The Department of Justice has formally requested the Governors of New York, New Jersey, Pennsylvania and Michigan come clean about their COVID-19 nursing home policies. Those 4 states had exceptionally high mortality rates and each of them shared similar nursing home policies. The mixing of positive cases into sensitive nursing home populations is obviously a contributing factor to the deaths in those states.
Of all states, New Jersey has had the highest mortality rate in the country. With 1,733 deaths per million it’s followed closely by New York with 1,680 deaths per million. States without these policies have had drastically different turnouts with far lower mortality rates. Florida, for example, had a rate of just 480 deaths per million despite a much larger elderly population.
On March 25th New York issued the following order:
“No resident shall be denied re-admission or admission to [a nursing home] solely based on a confirmed or suspected diagnosis of COVID-19. [Nursing homes] are prohibited from requiring a hospitalized resident who is determined medically stable to be tested for COVID-19 prior to admission or readmission.”
Mixing a dangerous viral disease with then country’s most sensitive population is insanity. Temporary hospitals sat empty while the policy exposed many elderly and caused thousands of unnecessary deaths. Decisions to place the most infections with the highest risk demographic could be considered negligent homicide. A prosecutor could rightly ask, why a single positive case went to a nursing home while field hospitals sat empty.
Three days after the first coronavirus death Michigan’s nursing home association leader sent a letter to Whitmer saying empty facilities should be used as quarantine centers. Whitmer declined this advice. Instead the state created a system to infected residents were sent to isolated areas of nursing homes.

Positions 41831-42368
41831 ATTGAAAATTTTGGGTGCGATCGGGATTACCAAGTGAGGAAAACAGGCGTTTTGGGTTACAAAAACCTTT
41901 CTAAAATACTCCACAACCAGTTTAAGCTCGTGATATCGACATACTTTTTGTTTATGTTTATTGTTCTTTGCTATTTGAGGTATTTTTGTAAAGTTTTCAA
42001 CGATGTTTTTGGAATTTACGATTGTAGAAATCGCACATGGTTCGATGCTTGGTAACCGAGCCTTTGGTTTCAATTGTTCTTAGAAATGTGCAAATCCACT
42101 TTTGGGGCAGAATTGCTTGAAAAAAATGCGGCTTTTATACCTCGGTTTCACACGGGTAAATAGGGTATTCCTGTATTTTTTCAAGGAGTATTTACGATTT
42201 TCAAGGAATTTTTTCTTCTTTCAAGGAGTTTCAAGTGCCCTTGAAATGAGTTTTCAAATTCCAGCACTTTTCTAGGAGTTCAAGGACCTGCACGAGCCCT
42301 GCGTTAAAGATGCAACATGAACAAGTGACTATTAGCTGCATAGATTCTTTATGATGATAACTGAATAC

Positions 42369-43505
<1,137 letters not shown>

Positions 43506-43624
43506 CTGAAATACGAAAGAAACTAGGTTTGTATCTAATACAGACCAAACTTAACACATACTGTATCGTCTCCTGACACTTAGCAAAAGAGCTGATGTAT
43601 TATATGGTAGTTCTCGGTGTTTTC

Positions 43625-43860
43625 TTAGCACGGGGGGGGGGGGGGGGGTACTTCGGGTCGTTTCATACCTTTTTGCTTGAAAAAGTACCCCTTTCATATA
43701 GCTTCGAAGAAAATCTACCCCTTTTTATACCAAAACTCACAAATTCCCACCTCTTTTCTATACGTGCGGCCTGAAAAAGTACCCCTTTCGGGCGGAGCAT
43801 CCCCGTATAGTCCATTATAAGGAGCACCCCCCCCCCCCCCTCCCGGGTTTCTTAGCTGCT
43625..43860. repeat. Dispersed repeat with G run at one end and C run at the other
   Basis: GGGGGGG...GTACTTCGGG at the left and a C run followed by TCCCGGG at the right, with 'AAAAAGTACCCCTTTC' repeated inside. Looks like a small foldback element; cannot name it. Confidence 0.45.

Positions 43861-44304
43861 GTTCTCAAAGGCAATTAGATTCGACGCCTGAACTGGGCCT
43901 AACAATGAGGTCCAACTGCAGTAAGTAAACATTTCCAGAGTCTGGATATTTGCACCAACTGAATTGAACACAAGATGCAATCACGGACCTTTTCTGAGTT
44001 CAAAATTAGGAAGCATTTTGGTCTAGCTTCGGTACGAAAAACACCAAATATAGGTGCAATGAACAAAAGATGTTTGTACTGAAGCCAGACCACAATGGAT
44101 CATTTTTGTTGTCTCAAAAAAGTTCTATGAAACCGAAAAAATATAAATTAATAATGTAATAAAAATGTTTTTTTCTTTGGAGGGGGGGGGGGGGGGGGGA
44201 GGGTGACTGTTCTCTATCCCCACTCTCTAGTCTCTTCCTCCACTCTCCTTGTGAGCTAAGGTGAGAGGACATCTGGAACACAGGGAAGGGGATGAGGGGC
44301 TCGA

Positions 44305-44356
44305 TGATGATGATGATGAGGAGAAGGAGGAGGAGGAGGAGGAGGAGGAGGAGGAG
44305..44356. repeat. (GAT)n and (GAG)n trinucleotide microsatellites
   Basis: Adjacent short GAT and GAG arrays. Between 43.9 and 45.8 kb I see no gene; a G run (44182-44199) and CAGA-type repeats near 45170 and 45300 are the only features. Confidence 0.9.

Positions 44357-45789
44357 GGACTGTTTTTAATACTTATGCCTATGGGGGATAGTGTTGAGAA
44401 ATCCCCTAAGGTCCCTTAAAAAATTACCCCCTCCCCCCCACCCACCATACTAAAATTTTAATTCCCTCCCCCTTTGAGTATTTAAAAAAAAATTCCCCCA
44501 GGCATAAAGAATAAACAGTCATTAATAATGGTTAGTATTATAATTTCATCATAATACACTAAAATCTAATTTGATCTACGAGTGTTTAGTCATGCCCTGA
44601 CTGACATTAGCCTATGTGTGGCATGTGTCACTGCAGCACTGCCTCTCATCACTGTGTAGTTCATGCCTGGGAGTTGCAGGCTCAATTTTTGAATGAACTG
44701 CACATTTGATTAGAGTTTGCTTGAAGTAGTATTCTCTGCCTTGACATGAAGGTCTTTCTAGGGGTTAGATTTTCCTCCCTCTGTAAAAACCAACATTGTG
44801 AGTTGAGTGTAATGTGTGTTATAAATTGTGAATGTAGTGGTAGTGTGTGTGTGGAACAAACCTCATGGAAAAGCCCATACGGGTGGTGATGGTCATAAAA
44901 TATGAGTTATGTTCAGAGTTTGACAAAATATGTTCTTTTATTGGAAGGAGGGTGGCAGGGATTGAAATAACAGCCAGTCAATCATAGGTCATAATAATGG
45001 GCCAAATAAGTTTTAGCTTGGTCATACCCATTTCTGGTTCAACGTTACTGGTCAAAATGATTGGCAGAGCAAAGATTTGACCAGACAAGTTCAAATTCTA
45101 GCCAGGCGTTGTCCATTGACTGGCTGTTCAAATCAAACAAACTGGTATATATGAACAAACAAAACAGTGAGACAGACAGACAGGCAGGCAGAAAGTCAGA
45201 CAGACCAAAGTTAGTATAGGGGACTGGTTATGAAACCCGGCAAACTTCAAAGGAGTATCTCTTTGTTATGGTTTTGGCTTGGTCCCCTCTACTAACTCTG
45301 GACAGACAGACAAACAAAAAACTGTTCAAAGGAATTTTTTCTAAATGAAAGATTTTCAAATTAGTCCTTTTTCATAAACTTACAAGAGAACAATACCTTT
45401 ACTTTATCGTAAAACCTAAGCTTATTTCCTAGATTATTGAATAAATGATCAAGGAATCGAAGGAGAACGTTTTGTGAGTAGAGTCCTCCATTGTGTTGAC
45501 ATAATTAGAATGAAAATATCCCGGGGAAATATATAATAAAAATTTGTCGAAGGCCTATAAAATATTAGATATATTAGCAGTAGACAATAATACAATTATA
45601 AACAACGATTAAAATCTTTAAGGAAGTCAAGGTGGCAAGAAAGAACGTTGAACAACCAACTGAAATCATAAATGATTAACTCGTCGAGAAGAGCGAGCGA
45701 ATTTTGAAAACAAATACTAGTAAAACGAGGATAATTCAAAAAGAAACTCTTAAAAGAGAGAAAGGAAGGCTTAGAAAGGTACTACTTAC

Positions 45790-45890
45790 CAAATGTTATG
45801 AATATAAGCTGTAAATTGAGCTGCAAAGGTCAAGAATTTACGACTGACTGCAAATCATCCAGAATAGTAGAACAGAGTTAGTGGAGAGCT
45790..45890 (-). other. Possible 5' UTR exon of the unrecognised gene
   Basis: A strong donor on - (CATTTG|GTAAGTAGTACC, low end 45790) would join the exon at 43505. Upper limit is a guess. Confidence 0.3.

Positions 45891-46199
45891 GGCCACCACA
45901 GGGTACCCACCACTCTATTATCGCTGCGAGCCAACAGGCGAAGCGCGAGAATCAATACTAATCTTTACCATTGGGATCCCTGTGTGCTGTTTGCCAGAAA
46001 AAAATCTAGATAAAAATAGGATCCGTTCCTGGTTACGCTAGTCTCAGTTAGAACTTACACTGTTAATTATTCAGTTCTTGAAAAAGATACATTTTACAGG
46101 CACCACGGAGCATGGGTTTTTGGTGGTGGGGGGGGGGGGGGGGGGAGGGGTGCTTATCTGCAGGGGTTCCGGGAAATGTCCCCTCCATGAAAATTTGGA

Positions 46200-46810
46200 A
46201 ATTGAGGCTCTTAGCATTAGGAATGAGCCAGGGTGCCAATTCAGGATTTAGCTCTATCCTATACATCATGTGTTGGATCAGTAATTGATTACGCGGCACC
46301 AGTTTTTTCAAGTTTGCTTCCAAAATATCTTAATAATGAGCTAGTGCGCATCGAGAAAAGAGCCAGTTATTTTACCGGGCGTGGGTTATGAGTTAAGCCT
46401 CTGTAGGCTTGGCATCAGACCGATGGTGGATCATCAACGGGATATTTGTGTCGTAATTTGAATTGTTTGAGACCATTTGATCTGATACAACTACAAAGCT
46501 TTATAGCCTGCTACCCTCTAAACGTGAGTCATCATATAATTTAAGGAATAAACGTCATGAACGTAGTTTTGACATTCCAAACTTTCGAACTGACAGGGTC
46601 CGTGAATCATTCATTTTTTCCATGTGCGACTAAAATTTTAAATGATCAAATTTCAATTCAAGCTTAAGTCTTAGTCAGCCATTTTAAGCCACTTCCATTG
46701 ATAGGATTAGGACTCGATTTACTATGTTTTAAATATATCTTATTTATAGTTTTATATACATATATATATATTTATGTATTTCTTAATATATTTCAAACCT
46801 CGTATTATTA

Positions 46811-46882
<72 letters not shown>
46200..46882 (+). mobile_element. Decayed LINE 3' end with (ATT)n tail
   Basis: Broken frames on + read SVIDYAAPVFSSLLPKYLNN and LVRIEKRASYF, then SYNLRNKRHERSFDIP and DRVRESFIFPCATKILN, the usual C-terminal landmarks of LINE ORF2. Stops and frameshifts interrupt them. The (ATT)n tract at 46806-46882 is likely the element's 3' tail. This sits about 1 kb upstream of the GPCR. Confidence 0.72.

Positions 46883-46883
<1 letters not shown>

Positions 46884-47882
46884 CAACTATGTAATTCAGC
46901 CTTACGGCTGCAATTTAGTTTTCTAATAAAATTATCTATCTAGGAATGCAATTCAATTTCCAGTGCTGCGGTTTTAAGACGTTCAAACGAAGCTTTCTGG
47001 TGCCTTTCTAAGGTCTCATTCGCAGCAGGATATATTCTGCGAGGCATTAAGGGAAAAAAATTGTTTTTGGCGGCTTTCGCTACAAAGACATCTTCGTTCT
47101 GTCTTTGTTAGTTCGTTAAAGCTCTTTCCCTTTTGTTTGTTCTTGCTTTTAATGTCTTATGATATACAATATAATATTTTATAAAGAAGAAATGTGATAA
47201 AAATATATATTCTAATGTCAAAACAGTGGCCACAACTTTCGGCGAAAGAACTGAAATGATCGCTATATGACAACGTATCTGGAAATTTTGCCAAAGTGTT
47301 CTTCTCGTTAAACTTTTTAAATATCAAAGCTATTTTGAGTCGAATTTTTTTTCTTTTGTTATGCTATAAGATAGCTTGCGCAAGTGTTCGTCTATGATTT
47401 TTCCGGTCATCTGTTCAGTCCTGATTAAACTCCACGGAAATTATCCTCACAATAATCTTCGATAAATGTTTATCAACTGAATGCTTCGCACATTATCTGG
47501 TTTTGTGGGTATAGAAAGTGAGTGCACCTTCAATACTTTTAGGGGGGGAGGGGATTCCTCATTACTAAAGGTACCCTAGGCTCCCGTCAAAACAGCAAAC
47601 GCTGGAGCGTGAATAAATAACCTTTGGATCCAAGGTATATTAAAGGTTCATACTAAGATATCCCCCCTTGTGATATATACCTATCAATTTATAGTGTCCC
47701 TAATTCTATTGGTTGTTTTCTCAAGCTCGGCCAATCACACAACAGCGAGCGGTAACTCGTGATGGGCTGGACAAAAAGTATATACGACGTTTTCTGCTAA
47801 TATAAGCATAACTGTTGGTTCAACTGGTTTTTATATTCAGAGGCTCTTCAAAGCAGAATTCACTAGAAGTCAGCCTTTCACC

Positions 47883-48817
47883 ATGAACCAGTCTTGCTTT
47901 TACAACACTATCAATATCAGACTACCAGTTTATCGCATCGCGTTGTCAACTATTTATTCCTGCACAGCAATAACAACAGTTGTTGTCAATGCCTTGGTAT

The Civil Rights Division of the US Department of Justice is considering whether or not to start a formal investigation of the policies that killed many. Investigations would be authorized by the Civil Rights of Institutionalized Persons Act (CRIPA) which is a set of defenses for people in nursing homes or similar institutions The Civil Rights Division is determining if those making the decisions were responsible for the deaths of nursing home residents.
A special investigation is being made into a site in Massachusetts called Soldier’s Home where 76 residents died from the virus. In March the Attorney General announced a special initiative to to pursue nursing homes that provide substandard care. These investigations are carried out under the Justice Department’s National Nursing Home Initiative.
Each year more than 90% of influenza deaths are in the elderly population. Critics of the Governor ask when poor decisions become criminal negligence. Someone can be accused of third-degree murder if they unintentionally cause someone else’s death while committing a dangerous act. Is sending positive patients into the highest-risk population segment negligence?
“Protecting the rights of some of society’s most vulnerable members, including elderly nursing home residents, is one of our country’s most important obligations,”Assistant Attorney General for Civil Rights Division Eric Dreiband
This formal request for data supporting these decisions is an important step toward accountability. The decision to put positive virus cases into nursing homes with the most sensitive demographic is borderline negligent homicide. Taxpayer paid millions for field hospitals to be set up and for the USS Comfort to be sent to New York Harbor. Those resources sat empty while cases spread among nursing homes.